To Cory Doctorow, internet users have become serfs to the barons and nobles of Silicon Valley – and it’s up to 21st century digital Robin Hoods to liberate them.

“We live in this world where bandits run amok, wanting to do terrible things to you and your data,” the science fiction author, blogger and privacy advocate said Wednesday night at Consensus 2021. “But rather than defending yourself, you can ally yourself with a warlord like Apple or Google or Facebook or Salesforce.”

In this “feudal security model” (a phrase Doctorow attributed to cryptography legend Bruce Schneier), when the masses try to vote with their dollars or their clicks, as they would in a free market, they can’t escape the oligopoly power of tech giants. 

“Both implicit and explicit forms of collusion, combined with a monopoly rent by not having to compete, allows firms to really structure markets and create policies that advantage them,” he said.

For example, one of the oldest web behemoths, Yahoo, “wanted to have a roach motel, not an interoperable piece of an ecosystem, and that enclosure game was played through acquisitions.” 

More recently, “people left Facebook in droves for Instagram. And Mark Zuckerberg, … a man who constantly trips over his own [overconfidence], said, ‘Hey, we need to buy Instagram.’” Which Facebook did in 2012. 

By 2017, when then-President Donald J. Trump hosted a meeting of CEOs at Trump Tower, “the whole tech industry leadership fit around one table,” Doctorow said.

And while he blamed the concentration of power in no small part on weakened antitrust enforcement in the U.S. since the Ronald Reagan administration, Doctorow said a legislative solution, such as mandating data portability, could take too long. 

“Lawmaking moves at the speed of lawmaking, and tech moves at the speed of tech,” he said.

Hence, he made an impassioned case for a largely bottom-up solution: Web 3.

'Adversarial interoperability'

The term Web 3 refers broadly to a movement to re-decentralize the internet, replacing the current hub-and-spoke architecture with something more distributed and closer to the old model of clients and servers. Blockchain and cryptocurrency are an epiphenomenon of this push, and arguably may help achieve the goals, though are not necessarily essential to it (more than that later).

“Web 3 is really attuned to the problem of freedom,” Doctorow said, later calling on listeners, after Karl Marx, to “seize the means of computation.”

Interoperability, or the ability of different computer systems to exchange information with each other, is a big part of this vision for Doctorow. 

“Once everyone’s on Facebook, that’s a strong reason to join Facebook unless you can talk to Facebook without being a member of Facebook,” Doctorow explained. “And then you can talk to your friends without having Mark Zuckerberg looking at your underwear.”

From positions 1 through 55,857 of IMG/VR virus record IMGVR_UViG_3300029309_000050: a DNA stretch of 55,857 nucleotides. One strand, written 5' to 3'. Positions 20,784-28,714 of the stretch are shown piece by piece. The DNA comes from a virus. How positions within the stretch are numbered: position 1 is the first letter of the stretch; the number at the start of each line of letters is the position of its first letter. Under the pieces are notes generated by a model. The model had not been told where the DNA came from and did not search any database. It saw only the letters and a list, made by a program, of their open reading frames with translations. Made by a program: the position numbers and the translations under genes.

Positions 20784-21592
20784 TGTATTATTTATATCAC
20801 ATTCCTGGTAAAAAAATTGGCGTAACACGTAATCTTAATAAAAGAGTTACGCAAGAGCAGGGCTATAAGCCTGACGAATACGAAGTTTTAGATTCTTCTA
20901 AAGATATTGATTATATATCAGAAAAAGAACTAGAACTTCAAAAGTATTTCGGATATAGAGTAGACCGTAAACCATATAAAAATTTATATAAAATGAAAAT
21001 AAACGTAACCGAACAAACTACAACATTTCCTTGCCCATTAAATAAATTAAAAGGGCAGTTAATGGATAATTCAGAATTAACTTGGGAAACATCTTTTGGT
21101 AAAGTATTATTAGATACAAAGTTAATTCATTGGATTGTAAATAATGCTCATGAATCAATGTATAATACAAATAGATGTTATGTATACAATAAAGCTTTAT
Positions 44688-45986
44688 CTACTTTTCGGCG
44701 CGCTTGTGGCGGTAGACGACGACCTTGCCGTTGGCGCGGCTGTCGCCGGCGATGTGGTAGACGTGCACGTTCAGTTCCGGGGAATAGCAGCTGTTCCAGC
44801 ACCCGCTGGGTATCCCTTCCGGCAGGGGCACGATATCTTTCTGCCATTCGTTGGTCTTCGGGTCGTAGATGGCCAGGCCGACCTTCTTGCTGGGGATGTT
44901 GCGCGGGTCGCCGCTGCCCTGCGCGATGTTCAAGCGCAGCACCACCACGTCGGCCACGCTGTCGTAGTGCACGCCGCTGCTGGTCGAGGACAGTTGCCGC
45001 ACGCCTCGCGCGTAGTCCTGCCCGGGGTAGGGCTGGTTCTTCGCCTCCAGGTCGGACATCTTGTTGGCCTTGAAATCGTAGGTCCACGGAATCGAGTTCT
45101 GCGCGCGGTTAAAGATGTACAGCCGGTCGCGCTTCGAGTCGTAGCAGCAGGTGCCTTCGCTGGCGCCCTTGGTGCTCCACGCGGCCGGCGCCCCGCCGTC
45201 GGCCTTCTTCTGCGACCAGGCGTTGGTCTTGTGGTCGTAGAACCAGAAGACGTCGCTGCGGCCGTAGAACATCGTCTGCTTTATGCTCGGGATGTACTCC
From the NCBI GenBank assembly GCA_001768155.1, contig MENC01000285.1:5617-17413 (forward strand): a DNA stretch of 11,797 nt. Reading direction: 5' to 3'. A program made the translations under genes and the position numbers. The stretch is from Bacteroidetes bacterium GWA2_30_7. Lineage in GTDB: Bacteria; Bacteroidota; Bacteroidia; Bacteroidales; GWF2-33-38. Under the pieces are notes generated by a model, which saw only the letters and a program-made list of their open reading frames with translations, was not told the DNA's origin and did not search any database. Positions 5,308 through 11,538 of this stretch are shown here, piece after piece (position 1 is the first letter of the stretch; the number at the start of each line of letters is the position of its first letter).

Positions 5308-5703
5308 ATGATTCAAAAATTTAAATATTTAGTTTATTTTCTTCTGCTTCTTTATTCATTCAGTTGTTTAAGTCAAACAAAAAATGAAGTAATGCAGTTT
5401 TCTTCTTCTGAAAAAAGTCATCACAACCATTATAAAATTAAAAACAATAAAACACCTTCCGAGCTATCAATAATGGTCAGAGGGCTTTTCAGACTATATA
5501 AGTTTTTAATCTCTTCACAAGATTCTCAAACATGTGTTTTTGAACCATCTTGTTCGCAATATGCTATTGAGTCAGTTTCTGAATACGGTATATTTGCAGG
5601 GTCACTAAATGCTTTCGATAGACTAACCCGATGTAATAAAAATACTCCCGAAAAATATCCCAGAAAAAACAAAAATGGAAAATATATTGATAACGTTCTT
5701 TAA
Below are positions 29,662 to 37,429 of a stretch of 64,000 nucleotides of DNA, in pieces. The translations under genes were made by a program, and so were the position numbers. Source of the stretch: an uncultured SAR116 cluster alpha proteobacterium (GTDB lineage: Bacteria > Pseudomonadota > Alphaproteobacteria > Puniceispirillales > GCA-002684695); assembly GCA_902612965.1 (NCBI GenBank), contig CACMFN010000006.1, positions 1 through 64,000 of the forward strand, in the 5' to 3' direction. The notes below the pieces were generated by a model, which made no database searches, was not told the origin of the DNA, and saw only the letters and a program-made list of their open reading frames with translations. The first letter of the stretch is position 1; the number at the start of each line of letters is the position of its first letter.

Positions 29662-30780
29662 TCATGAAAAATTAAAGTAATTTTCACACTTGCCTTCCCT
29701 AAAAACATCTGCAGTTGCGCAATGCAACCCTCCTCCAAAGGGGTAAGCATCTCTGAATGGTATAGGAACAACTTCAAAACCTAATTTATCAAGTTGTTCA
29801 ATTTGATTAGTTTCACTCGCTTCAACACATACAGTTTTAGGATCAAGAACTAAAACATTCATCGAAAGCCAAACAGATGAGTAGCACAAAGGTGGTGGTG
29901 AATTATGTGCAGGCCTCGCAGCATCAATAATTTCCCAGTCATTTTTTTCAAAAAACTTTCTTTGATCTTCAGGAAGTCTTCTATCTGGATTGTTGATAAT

But since Facebook and its ilk cannot be relied upon to support interoperability, and could find sneaky ways to get around regulatory mandates to do so, “I think we need adversarial interoperability, the hacker mentality,” Doctorow said.

Adversarial interoperability describes applications or code that can “plug into” existing software without permission of the company. 

For example, Doctorow described a scenario where a company “nerfs down,” or weakens, users’ access to their own data through application programming interfaces (APIs). Hackers could then “suddenly deploy like, a million bots and scrapers and reverse engineers” who would “add their own post-hoc APIs.”

This would leave the tech Goliaths “mired in awful guerilla warfare that has totally unquantifiable risks that they can never plan for,” disincentivizing them from pulling such stunts, Doctorow went on. 

In this way, he envisions Web 3 “giving us back not ‘move fast and break things’ [Zuckerberg’s infamous motto] but rather that everything can interoperate and if they tell you that this won’t plug into that, it doesn’t mean you have to take their word for it. That to me feels like an exciting watershed.”

“I don't think blockchain and cryptos are going to make everyone so rich that they all have FU money and don't have to pay attention to what the law says,” says Cory Doctorow.
(Travis P Ball/Getty Images, modified by CoinDesk)

Skeptical on cryptocurrency

Doctorow is a special adviser to the Electronic Frontier Foundation. His recent book, “How to Destroy Surveillance Capitalism,” outlines his idea that the tech monopolies we see today will not persist beyond 2030, thanks to Web 3 and decentralized applications.

His interlocutor on Wednesday was Steven Waterhouse, CEO of Orchid, a crypto-powered virtual private network (VPN) that is an early use case for how decentralized networks can strengthen internet privacy.

Orchid offers a VPN built on the Ethereum blockchain where users can employ its native ERC-20 token, OXT, to pay for bandwidth from a global network of nodes. Anyone making a staked deposit of Orchid tokens shares surplus bandwidth in the service of creating a peer-to-peer ecosystem for internet privacy.

But there was little if any crypto shilling during Waterhouse’s conversation with Doctorow, who sounded a tad skeptical about how much digital currency can help bring the internet back to its freewheeling roots.

“I don’t think blockchain and cryptos are going to make everyone so rich that they all have FU money and don’t have to pay attention to what the law says,” Doctorow said. “That can’t be our answer because there are 5 billion or 7 billion people on Earth. I’m no economist, but I think if everyone has FU money it stops being FU money. At that point, that’s just normal, non-FU money.”

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